For the first time in at least nine years, a calendar month passed in Baton Rouge without a murder when February came to an end on Saturday, law enforcement authorities and researchers said.
There were no murders in all of East Baton Rouge Parish in February, although there was one fatal shooting described by police as accidental.
Killings determined to be accidental, justifiable or negligent are not classified as “murders” under the FBI’s Uniform Crime Reporting standards, which most law enforcement agencies use to define what counts as a murder for statistical purposes.
The murder-free period lasted for 35 days, beginning on Jan. 25, the day after Brooke Ashley Crawford was found shot to death off Gracie Street, until March 1, when Eddie Simon Jr. was shot to death in his front yard off 73rd Avenue. Simon’s death occurred just hours after February ended.
Law enforcement leaders and LSU researchers who study local crime data expressed cautious optimism about the absence of a murder in February.
“It does seem quite unusual, especially when you consider there was a spike in homicides during the end of 2014 and the beginning of 2015,” said Elizabeth Winchester, who analyzes crime data as part of LSU’s Baton Rouge Area Violence Elimination Research Team. “But I think it’s hard to draw any conclusions from a one-month period. As much as we might want to see this as the beginning of a longer trend, only time will tell if the decrease in homicides will be sustained.”
Just as the number of killings has decreased in East Baton Rouge Parish over the past few years, so too has the number of murders in the first two months of 2015.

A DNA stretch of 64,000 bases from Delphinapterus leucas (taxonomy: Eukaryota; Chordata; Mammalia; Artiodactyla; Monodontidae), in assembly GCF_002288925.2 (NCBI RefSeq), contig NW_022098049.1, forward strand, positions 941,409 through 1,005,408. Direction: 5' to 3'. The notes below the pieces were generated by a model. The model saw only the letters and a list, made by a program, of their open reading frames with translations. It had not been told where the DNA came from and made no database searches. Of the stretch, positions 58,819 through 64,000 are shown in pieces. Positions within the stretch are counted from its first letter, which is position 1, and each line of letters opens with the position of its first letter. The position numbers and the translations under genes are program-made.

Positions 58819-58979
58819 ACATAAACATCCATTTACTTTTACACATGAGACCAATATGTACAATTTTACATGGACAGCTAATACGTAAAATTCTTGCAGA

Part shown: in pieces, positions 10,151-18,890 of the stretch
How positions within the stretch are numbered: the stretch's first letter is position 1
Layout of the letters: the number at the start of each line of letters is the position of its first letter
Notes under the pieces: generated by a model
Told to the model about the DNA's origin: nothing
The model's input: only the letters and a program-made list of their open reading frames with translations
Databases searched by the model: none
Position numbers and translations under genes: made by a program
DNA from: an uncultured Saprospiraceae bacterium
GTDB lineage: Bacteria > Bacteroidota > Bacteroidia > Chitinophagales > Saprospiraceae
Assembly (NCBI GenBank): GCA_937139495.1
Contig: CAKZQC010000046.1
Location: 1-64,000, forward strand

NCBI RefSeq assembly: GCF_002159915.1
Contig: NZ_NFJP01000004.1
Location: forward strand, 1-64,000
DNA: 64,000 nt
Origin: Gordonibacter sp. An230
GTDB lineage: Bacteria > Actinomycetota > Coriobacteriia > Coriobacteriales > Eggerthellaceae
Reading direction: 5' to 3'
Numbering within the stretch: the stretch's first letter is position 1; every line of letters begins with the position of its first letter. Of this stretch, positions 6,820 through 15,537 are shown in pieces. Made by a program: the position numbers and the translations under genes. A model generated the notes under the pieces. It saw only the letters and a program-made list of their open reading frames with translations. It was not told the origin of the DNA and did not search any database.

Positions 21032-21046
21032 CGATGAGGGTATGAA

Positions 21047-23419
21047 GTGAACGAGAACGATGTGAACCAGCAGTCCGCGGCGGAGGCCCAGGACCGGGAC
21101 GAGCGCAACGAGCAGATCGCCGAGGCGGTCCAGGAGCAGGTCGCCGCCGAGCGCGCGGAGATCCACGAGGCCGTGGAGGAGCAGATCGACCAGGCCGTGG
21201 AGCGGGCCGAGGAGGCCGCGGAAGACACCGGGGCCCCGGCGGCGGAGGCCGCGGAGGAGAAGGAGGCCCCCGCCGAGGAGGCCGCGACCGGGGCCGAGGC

So far, including the March 1 death of Simon, there have been seven homicides this year. That’s one less than the eight posted at this point last year, according to homicide statistics compiled by The Advocate.
But in the first two months of 2013, there were 11 murders, and in the same period in 2012, there were 12, which is the same year when the total number of murders in the parish nearly crept into the 90s, stats compiled by The Advocate show.
The number of parishwide murders has declined every year since then, dropping into the low to mid 60s the past two years.
Hillar Moore III, the parish’s district attorney, said February marked the first month since he took office in 2008 that there were no murders in the parish. Moore also said the 35-day stretch without a murder was the longest such period he could recall.
“Although pleased,” Moore said, “we understand that we have a long way to go.”
Moore said February marked the first time since March 2006 that the Baton Rouge Police Department did not record a murder, ending a stretch of 107 consecutive months — a month shy of nine years — with at least one murder per month.
February and March 2006 are the only two months the Police Department has not recorded a murder since Hurricane Katrina in August 2005, Moore said.
But because the Sheriff’s Office investigated two murders in March 2006, according to a Sheriff’s Office spokeswoman, the parish as a whole hasn’t seen a month without a murder since before Katrina made landfall.
“I feel the reduced homicide numbers for the month of February are a direct result of the involvement of the public in assisting law enforcement with information we need to target the criminals in their neighborhoods,” Baton Rouge Police Chief Carl Dabadie Jr. said in a statement through a spokesman. “With this information, we are able to position our officers in areas where they can be the most effective.”
Dabadie credited increased cooperation between law enforcement, researchers and the community as a whole, particularly the groups involved with BRAVE, as contributors to the continued decline in area murders. Moore, too, stressed the collaboration among those groups and others, including church leaders and medical responders, as contributing factors to the “zero homicide month.”
Sheriff Sid Gautreaux said the February results show how the entire community has banded together to reduce violent crime in the parish in recent years. Gautreaux also described any stretch of time without a homicide — particularly a month — as encouraging.
Echoing the sentiments of other local law enforcement leaders, Gautreaux said, “hopefully that trend will continue.”
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